Fortunately, positive training has its place in this adventure. As the elephant trainer says, “The most important thing I’ve learned in my life is that you should never be cruel to animals. And to treat an animal badly just to get it to do a trick is not worth it” (page 198).

Reward-based dog trainers will love this third book, even though it is an elephant being trained:
            Bernie is talking to the clown about an ankus, a bull hook, an elephant goad:
“How does Uri control Peanut [elephant]?’
“He talks to her.”
“Saying what?”
“Little things,” Popo said. “Like—foot up higher, there’s a good girl. Or give your good buddy a ride—that’s for when she uses her trunk to help Uri get up on her back. Plus there are hand signals for all the commands, and lots of treats.” (p.64)

All I can say about that exchange is, “Yippy, Skippy!”

As for Chet, the dog of unknown breed, all we learn about his physicality is that he weighs about 100 pounds. We see him from the back with his stand-up ears (riding shotgun on the cover of book one), about the size of a man when both are sitting. The first book, Dog on It, also shows Chet sitting with his white-tipped tail.

Book two gives us the back cover photo information that Chet has a black and white muzzle and book three, To Fetch a Thief, shows a white-tipped paw. I wonder what appearance clues book four, The Dog Who Knew Too Much, out in September 2011, will give us!

Addendum: After having read books four and five, I am still totally enchanted by Chet-The-Dog. One can learn a lot from a best friend like him. I look forward to the next book in the ‘series’ and the one after that and the one after the one after that and . . . keep ‘em coming Spence! We love ya!

Although Chet belittles the hugeness of human ears compared to how poorly they function, and decries our lack of an accomplished sense of smell compared to a canine’s nose feast, Chet was actually a K9 school washout himself – he failed the final, thanks to a cat or a squirrel (depends on who he is telling the story to). He is, however, one brilliant dog: he can count (to two)! But that is all he needs to count to, since he is part of a team that thrives on mutual love and respect. He even makes you appreciate your own dog’s sense of smell and his ‘unbrain.’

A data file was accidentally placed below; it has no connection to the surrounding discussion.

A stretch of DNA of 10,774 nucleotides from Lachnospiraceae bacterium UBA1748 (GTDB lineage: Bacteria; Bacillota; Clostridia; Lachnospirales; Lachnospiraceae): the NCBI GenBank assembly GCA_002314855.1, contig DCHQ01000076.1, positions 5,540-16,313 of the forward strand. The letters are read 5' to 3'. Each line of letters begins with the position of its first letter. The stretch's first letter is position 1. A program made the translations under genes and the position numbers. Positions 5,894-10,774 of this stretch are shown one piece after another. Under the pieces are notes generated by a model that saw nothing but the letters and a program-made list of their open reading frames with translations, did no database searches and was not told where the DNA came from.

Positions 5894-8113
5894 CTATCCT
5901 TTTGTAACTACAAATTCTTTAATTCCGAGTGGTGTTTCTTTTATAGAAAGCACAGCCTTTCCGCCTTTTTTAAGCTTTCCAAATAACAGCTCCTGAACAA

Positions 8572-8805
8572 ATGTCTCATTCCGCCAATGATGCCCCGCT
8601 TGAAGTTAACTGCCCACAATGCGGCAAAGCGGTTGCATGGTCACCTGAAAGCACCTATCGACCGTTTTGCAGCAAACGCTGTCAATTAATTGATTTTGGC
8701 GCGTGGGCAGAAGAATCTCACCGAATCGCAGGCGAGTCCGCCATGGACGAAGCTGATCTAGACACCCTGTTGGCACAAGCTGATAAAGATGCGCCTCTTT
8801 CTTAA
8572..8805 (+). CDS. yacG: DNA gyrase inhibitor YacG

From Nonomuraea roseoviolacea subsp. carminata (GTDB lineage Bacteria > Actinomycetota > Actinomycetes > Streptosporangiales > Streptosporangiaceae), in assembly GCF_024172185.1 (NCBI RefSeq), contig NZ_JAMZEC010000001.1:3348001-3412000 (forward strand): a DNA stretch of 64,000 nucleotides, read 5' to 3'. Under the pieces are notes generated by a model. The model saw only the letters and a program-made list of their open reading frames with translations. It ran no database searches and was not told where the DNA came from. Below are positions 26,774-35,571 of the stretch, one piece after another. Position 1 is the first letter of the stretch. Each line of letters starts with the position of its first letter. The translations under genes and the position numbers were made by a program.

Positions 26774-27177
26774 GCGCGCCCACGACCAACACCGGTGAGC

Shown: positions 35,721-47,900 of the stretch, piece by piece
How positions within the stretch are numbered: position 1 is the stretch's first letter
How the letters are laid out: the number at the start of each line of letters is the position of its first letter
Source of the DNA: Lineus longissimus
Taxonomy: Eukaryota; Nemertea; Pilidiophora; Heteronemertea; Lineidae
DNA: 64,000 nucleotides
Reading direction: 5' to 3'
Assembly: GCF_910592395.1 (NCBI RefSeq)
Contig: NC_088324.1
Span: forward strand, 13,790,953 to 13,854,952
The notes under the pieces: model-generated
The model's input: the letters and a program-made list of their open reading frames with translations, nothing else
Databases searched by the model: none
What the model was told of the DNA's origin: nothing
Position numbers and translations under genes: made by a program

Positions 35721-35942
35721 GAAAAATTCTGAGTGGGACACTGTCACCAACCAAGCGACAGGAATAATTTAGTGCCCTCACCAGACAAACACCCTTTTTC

And then there is the Hawaiian shirt fiasco. . . . you gotta read the books to find out about that! I can only give so much away, after all. But man and dog are both human: not gods, but full of lovable foibles. They make mistakes, they recover to err again and you smile through it all. Can you see my grin just talking about Chet and Bernie?

The Chet and Bernie Mysteries, a series of sorts that you can read in any order, illuminates the humor, love and respect man’s best friend has for man (bordering on idolization) and how to train the canine kind – primarily with positive reinforcement and treats, especially in book two (“Practice was great – it almost always ended with a treat.”):

1. Dog on It (Jan 09) – introduces Chet in the shotgun seat. Yup, read it, loved it.
2. Thereby Hangs a Tail (Jan 2010) – desert bikers somewhere. Yup, read it, loved it.
3. To Fetch a Thief (Sep 2010)  - circus and training themes. Yup, read it, loved it.
4. The Dog Who Knew Too Much (Jun 2012) yup, I guessed the breed correctly. Yup, read it, loved it.
5. A Fistful of Collars (Sep 2012) – set in thinly veiled Phoenix, Arizona (as are they all), introduces the ‘other nation,’ first book totally told by Chet, about a modern cowboy movie in the making. Yup, read it, loved it.
6. A Cat Was Involved (Jan 2013) audio and e-short story only, not hardcopy
7. The Sound and the Furry (due out 10 Sep 2013). Can’t wait. Hope the publisher sends me this one – I’m running out of funds after the first five!

Also available:  boxed sets and a sampler of the books (2012), The Spencer Quinn Reader’s Companion on e-book